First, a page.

During a recent trip to the UK, IBM Chief Information Officer Jeanette Horan spoke with teenage students in the coastal town of Broadstairs. Recounting the path that took her
from a youngster with a passion for mathematics to a career in IT, Ms. Horan stressed
the importance of study and informed risk taking in building a successful career.
Not surprisingly, she made a strong case for the pursuit of careers related to STEM (Science, Technology, Engineering and Mathematics) and why they are so in demand
and rewarding. Here are excerpts from Ms. Horan’s remarks:
My job provides me the opportunity to travel a lot. I’ve visited many countries and cities
of the world, but I still consider this area home.
I guess a love of math runs in my family. My sister is a math teacher, and it was my favorite subject, too. In fact, you could say she was my first teacher, as she would come home from school and teach me what she had learned that day.
While my math teachers were inspirational to me, there was another teacher who encouraged me to think more broadly and be open to new ideas. The encouragement I received from her helped me to build confidence in my own abilities. Math remained my favorite subject, but I was always interested in new ideas, exploring different concepts
and taking calculated risks.
One of those risks was making the move from the United Kingdom to the United States.
I was young, only a few years out of university and starting my career. I got an opportunity to work for a company in Florida, and even though it was a leap into the unknown, it was too good an opportunity to pass up. I thought I was going to do it for two years. And here I am 30 years later, the CIO of IBM. Looking back, taking that risk was one of the best things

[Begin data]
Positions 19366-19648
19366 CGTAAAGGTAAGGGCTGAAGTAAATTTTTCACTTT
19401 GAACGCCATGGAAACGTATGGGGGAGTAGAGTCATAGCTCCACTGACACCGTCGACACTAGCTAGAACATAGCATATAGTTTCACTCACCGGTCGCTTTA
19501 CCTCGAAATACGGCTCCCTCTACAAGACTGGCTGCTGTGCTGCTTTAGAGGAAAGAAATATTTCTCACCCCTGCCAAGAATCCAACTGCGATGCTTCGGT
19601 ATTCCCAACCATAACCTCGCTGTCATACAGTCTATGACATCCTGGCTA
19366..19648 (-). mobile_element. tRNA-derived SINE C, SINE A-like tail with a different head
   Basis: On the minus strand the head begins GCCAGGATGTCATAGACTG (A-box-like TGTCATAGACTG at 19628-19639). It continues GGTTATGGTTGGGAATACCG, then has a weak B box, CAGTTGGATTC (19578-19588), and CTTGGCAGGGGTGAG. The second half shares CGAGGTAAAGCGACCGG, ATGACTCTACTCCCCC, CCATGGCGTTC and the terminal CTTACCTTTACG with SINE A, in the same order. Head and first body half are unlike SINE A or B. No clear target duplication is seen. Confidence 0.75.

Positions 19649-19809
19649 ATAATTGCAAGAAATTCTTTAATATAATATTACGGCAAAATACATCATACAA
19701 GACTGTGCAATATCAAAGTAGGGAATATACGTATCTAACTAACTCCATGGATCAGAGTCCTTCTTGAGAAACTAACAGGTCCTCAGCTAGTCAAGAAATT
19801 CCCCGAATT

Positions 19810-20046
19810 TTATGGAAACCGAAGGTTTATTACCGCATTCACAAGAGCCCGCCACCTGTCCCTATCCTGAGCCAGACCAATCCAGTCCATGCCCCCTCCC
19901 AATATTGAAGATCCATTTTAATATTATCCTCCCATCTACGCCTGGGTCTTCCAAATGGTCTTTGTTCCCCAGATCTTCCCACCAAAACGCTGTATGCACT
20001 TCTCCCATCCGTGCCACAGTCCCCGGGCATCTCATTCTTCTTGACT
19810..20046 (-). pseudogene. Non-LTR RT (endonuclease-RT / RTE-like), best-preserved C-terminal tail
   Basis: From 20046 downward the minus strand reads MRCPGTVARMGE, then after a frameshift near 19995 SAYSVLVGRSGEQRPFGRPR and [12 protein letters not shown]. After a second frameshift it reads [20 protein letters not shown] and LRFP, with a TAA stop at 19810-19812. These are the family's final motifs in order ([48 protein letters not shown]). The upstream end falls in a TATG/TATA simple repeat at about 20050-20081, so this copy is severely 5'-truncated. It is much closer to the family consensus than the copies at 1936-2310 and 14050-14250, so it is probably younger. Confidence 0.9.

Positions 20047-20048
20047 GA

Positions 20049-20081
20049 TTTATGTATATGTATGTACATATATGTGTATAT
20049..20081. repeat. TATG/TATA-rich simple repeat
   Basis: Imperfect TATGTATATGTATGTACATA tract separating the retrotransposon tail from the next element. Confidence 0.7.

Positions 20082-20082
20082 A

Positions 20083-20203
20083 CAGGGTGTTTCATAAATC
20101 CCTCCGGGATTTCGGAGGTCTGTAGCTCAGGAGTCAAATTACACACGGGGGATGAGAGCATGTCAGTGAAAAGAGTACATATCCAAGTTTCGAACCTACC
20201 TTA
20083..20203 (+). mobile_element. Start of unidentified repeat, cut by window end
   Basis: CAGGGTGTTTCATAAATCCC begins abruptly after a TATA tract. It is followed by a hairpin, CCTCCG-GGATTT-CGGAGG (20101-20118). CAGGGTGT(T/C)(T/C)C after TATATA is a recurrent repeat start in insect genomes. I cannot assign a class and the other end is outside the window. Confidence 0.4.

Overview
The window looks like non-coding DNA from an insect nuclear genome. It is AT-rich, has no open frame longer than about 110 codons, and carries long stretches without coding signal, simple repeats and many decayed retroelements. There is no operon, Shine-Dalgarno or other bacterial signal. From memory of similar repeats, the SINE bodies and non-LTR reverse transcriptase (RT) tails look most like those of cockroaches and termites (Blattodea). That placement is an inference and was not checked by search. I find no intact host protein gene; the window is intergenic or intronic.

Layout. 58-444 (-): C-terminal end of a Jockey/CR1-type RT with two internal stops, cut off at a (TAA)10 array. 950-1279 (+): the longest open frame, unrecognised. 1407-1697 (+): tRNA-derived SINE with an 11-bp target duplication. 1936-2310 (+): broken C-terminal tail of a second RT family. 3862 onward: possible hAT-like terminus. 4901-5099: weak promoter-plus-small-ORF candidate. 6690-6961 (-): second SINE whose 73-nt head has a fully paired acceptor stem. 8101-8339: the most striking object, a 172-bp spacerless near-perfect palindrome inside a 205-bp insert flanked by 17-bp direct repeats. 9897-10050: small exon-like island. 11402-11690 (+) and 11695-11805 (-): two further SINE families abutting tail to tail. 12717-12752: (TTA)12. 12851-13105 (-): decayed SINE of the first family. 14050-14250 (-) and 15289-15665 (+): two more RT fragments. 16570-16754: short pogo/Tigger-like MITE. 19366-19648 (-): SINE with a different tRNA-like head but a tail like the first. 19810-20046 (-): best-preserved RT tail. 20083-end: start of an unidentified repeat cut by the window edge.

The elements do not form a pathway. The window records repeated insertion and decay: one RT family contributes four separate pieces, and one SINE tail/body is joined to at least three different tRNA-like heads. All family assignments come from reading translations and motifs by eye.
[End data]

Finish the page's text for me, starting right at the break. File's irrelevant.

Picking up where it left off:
I ever did.
As I progressed in my career, I sought out new opportunities. That led to advancement and to new jobs at different companies. I have worked on medical ultrasound, flight simulators, and, of course, computers. Even today, I keep my mind open to new opportunities, new challenges and I welcome the chance to take calculated risks.
If you have a passion for it, I strongly encourage you to follow a path in math or other STEM fields. Young people must master mathematical concepts so they’ll be prepared for both university and career – in any field. Most jobs today require some knowledge of math.
And many careers need young women and men with good analytical skills.
Landscape architects use geometry, science and analytics to create designs, estimate costs and manage projects. A crime scene investigator uses analytical skills to collect, identify and process evidence. A barrister (a judge) uses skills that support logical reasoning and require a methodical mind – like those skills you learn studying algebra. Mathematics is even fundamental to complex rhythms of music. And think about this:
the Olympic Games, held right here in London, would not be possible without the talents
of engineers and technicians to support construction, infrastructure, transport, hospitality, tourism and more.
Yet even as the demand for people with STEM backgrounds grows, these skills are becoming harder to find. The number of students studying STEM disciplines is simply
not increasing fast enough to keep pace with the need in the labor market. But the simple truth is that if you study math, the doors to your future will be wide open. Still, I understand that math is not for everyone. Ultimately, the most important thing is to find something
that you love.
I’d like to leave you with three things:
First, get a solid education that will allow you to keep your career options open for a long time and help you grow into an intellectually well-rounded adult. Second, always stay open to new ideas. Not only will doing so provide variety and advancement in your career – it will also keep your mind young. And finally, step outside of your comfort zone to reach your highest potential, just like the Olympic athletes had to do to win their medals.
Jeanette Horan is Chief Information Officer of IBM.